For the New Democrats, Monday’s election was devastating.
The party went from the 103 seats it had won in 2011 to 44.
It share of the popular vote was cut by a third — from 31 to 20 per cent.
It was wiped out in the Atlantic provinces. It was wiped out in Toronto.
Four years ago, New Democrats won eight seats in Canada’s largest city. This time they won none.
Even Toronto-Danforth, an NDP fiefdom that was former NDP leader Jack Layton’s old riding, went to the Liberals.
In Ontario as a whole, the NDP was reduced to an eight-seat rump, down from 22. It held out in the old union towns of Hamilton and Windsor. But in what had been the party’s northern stronghold it lost seats.
In the West, the party did better. Redistribution allowed it to pick up three extra seats in Saskatchewan and two in British Columbia.
Yet even in these provinces, the NDP’s share of the popular vote fell.
The surprise win of Rachel Notley’s Alberta New Democrats last May brought her federal cousins little joy. The NDP went into this election with one Alberta seat. It emerged with one.
Monday’s debacle comes hard on the heels of the NDP’s disastrous 2014 Ontario provincial campaign in which the party, under leader Andrea Horwath, lost three Toronto seats as well as its pivotal role in what had been a minority government.
There too, the New Democrats veered to the centre-right in order to attract votes. There too, the Liberals outflanked them on the left.
In 2014, the Ontario party blamed those who had designed the campaign but not Horwath. This time, it’s not yet clear who will take the rap. But various theories are being trotted out.
One is that the party lost seats because of the principled stand party leader Tom Mulcair took in supporting the right of Muslim women to wear the niqab.
That stance, it is argued, lost the party votes in Quebec — which in turn encouraged voters in other provinces to stampede to the Liberals in order to defeat Stephen Harper’s Conservatives.
This is a comforting, if somewhat self-serving, theory. But it doesn’t explain why Justin Trudeau’s Liberals — who took the same principled stand on the niqab — did so much better than the NDP in Quebec.
Nor does it explain why voters in ridings where the Conservatives had no chance of winning — such as Toronto Danforth — abandoned the NDP for the Liberals.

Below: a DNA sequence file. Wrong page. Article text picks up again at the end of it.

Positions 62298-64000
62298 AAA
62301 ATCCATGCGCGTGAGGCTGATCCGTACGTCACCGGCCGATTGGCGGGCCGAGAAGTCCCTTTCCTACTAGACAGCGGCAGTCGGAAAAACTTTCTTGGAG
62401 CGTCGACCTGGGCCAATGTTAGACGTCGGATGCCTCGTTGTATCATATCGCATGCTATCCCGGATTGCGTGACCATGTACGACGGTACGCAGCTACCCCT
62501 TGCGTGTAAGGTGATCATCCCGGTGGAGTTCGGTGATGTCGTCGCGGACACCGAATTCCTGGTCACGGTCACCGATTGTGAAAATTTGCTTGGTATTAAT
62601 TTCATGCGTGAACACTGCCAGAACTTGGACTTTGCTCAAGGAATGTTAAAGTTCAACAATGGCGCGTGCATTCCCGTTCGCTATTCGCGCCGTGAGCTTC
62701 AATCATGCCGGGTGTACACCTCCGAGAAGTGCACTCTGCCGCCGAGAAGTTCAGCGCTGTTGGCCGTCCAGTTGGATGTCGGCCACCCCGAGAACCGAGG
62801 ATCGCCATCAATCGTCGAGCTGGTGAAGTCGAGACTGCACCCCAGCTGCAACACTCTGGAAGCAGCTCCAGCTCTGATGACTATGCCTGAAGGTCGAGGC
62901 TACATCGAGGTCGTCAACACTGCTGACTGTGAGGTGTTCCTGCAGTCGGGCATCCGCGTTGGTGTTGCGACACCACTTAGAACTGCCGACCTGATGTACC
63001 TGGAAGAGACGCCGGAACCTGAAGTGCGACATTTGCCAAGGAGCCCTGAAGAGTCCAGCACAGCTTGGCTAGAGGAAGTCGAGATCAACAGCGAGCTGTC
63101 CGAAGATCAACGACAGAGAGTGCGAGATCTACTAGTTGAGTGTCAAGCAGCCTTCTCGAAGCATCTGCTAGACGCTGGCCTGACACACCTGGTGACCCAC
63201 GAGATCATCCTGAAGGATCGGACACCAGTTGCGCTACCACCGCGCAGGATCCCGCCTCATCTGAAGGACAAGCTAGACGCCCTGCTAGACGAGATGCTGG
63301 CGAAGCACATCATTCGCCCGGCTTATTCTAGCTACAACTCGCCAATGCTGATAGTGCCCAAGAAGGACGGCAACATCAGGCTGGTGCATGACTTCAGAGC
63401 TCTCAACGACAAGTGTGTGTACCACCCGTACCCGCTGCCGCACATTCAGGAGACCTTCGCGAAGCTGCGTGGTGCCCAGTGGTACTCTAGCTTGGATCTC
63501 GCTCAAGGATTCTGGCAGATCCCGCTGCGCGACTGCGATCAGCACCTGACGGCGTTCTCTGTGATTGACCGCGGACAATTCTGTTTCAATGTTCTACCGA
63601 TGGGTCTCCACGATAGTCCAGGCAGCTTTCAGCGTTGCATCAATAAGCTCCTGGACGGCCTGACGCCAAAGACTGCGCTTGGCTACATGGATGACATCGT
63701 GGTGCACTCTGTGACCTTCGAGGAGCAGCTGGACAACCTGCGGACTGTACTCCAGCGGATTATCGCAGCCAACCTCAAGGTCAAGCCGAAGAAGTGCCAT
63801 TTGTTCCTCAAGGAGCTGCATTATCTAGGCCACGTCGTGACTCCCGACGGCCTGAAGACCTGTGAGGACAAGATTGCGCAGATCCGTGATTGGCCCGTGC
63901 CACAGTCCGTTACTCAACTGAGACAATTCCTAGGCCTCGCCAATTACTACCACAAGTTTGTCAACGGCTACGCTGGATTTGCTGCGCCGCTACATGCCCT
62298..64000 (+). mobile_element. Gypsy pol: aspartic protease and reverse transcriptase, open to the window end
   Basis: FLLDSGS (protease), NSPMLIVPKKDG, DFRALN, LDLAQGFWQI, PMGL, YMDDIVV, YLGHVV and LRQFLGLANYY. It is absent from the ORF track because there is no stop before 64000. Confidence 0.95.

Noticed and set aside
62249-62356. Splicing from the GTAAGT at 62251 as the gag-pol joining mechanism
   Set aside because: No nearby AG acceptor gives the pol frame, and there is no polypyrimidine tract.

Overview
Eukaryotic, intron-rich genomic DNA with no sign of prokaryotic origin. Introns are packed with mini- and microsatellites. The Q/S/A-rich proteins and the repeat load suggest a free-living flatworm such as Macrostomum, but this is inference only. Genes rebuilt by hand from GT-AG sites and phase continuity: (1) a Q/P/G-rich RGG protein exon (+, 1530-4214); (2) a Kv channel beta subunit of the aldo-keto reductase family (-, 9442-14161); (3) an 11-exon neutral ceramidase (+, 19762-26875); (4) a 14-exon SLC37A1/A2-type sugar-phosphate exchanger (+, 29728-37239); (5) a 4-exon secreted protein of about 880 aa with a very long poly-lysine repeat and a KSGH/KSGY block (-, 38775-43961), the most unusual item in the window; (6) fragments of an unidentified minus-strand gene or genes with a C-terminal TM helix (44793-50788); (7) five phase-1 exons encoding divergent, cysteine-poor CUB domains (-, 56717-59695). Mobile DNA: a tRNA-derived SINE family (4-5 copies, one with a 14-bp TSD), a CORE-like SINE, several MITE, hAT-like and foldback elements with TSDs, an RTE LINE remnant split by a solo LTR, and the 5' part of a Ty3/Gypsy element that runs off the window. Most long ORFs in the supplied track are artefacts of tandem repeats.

Since Layton’s time, the NDP has been going all out to present itself as moderate.
It has befriended small business (although there is no sign that this affection is reciprocated). It has shied away from taxing the rich, downplayed its ties to organized labour and soft-peddled useful schemes it does support — like pharmacare — that would involve government intervention.
In this campaign, Mulcair vowed to balance the budget even if the economy slips into recession.
Were voters impressed by this pledge of fiscal sobriety? In Toronto, at least, I suspect they weren’t.
Those who distrust the NDP weren’t convinced. Many would-be supporters on the other hand found Mulcair’s position on the economy too timid.
At the end of this campaign, both of the losing parties went back to basics.
Conservative Leader Stephen Harper called on former Toronto mayor and admitted crack cocaine user Rob Ford for help. Mulcair attacked the Trans-Pacific Partnership trade deal and persuaded party icon Stephen Lewis to lend a hand.
Neither strategy worked. The Conservatives still lost the Etobicoke seats they hoped Ford would bring them. In Lewis’s home province of Ontario the New Democrats still went down in flames.
The NDP is far from finished. It maintains a beachhead of 16 seats in Quebec. It has been in worse spots before.
But the existential questions New Democrats have been asking themselves for more than 20 years remain unanswered:
What is the point of a social democratic party that is afraid of democratic socialism? What is the point of running as faux Liberals when the real Liberals are already there?
What is the point of being in politics if you never have a chance of forming government?
Yet if a left-wing party’s only chance at power is to move rightward, why bother?
This article originally appeared in The Toronto Star.